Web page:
If you want a $25 plush of a show canon character, try Walmart, Toys R' Us, or Amazon. If you want one of a non-canon character, you're out of luck. While most can agree that prices for plushies can get a bit outrageous, $200 to $700 is perfectly fair for a one of a kind, hand-made item.
Minky, the nice material that a lot of plush artists craft with, starts around $10-$30 per yard, not including tax (or shipping), and can shoot up to three times that amount (or more) for certain colors, patterns, or designs. Unless the character you are having created is one solid color, you are already looking at anywhere from $30 to $100 in just the fabric. Filling can be anywhere from $5 to $15 for simple cotton and poly blends, but can also double or triple in price depending on quality and other factors. Admittedly, a good portion of the eyes are available for free or cheap from some of the fandom's embroiderers, and thread is virtually negligible, you are now left to consider equipment, software, and educational costs. We still aren't even considering actual time spent craft yet either. I've found that the time range for at least some plushie makers is around 10 to 20 hours, depending on complexity and how much time per day they actually have available to craft. At federal minimum wage, that's $72.50 to $145.00, not including any paid breaks, a standard for most jobs.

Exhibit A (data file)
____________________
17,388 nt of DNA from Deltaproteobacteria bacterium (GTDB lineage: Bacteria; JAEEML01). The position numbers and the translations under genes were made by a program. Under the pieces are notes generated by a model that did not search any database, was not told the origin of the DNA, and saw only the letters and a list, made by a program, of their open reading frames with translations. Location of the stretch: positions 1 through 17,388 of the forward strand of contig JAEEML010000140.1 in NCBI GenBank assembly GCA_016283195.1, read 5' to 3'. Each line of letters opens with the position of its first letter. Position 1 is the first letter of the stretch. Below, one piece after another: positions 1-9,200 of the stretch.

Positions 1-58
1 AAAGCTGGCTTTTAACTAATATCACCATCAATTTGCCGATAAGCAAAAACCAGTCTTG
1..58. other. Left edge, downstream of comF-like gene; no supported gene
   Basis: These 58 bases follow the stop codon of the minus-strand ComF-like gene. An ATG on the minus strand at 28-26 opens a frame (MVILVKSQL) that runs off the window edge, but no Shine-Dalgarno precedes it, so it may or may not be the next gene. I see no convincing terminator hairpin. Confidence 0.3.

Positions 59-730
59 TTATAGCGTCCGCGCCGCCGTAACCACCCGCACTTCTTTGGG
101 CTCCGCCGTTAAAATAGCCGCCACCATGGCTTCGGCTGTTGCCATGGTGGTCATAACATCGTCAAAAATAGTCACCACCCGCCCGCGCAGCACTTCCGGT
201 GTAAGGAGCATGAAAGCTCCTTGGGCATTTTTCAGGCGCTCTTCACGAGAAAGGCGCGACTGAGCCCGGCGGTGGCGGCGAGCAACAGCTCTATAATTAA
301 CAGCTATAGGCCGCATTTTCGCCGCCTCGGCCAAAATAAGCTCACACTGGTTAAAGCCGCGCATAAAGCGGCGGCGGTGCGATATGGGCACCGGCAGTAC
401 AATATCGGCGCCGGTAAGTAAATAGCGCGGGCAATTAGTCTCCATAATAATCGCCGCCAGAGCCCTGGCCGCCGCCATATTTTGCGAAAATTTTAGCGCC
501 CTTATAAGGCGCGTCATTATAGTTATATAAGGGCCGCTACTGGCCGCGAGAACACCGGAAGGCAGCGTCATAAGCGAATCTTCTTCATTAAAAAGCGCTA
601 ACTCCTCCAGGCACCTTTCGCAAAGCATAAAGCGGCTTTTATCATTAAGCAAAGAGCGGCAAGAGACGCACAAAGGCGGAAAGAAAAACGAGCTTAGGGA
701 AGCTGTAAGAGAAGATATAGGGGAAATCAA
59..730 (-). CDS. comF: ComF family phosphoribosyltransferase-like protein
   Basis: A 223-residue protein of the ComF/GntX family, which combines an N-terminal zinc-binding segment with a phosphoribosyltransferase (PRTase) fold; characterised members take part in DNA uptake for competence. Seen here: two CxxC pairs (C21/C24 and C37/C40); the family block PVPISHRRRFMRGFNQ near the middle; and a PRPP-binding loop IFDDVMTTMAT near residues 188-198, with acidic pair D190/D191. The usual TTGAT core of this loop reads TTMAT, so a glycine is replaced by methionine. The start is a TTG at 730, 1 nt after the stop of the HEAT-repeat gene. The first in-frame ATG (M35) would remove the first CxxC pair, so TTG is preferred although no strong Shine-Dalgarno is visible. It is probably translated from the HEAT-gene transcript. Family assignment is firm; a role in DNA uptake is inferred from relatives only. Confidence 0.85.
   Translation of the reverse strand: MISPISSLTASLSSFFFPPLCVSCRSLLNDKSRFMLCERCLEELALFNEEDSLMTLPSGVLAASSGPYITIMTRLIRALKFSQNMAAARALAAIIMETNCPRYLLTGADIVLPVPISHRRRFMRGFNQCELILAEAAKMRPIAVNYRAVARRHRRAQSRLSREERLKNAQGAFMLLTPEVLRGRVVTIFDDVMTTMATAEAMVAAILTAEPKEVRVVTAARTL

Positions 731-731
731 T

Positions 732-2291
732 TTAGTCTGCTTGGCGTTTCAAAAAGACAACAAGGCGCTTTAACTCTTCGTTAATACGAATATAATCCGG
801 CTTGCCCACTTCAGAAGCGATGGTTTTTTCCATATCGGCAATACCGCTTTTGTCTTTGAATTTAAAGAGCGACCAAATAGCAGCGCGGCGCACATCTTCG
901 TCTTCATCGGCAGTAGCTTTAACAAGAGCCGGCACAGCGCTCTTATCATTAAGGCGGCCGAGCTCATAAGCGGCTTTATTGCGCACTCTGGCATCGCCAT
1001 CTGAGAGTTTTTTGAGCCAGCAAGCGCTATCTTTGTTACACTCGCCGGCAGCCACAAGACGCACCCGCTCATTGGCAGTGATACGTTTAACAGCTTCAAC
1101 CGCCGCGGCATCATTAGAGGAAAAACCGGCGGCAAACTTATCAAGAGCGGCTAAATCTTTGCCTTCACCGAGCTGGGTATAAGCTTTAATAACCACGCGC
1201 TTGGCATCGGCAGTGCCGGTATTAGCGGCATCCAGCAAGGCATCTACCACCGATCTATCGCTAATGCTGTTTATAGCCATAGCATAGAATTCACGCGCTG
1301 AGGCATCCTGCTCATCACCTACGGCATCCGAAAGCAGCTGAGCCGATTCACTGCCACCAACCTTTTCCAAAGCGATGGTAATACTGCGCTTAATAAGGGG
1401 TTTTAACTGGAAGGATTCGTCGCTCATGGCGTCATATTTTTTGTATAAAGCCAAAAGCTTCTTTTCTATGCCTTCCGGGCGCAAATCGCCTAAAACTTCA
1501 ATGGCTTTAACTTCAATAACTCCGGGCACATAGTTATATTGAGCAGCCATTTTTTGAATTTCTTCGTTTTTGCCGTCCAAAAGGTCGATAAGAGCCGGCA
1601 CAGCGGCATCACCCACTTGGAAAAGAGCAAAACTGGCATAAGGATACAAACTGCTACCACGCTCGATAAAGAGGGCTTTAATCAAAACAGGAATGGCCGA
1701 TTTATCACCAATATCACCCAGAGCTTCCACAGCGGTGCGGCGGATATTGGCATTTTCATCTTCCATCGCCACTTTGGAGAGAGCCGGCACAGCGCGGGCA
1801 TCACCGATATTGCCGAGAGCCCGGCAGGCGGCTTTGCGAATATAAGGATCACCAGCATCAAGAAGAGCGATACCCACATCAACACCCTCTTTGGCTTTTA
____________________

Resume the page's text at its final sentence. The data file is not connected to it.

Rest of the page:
Just to low ball the entire cost to create, let's say you are commissioning an OC with a solid body color, and a two-tone mane, all three of which are relatively common colors. The artist is really quick and takes only 10 hours to make it and delivers it to you at con, removing shipping costs. We're also going to ignore costs of equipment, etc., since that is hard to quantify and is added later on by the artist to arrive at the final sales cost anyway. The cost to make it would come out to somewhere around $100 to $125, in materials and minimum labor. Just materials is still around $40 to $65.
$25 would cover half the fabric and maybe a handful of cheap cotton filling. Felt, yarn, and other materials won't give you that show style or durability that a plushie requires, but they are still alternatives that I've seen many do wonders with.
(Sorry for the rant, everyone, I'm just rather over-protective of - what used to be - my artists and vendors.I still have a soft spot in my heart - and possibly a soft spot in my head =P - for them. Art is worth so much more than even the artists give themselves credit for. Just because I can't justify spending $300 to $500 on a plushie of my OC right now doesn't mean that the artist isn't justified in charging that much.)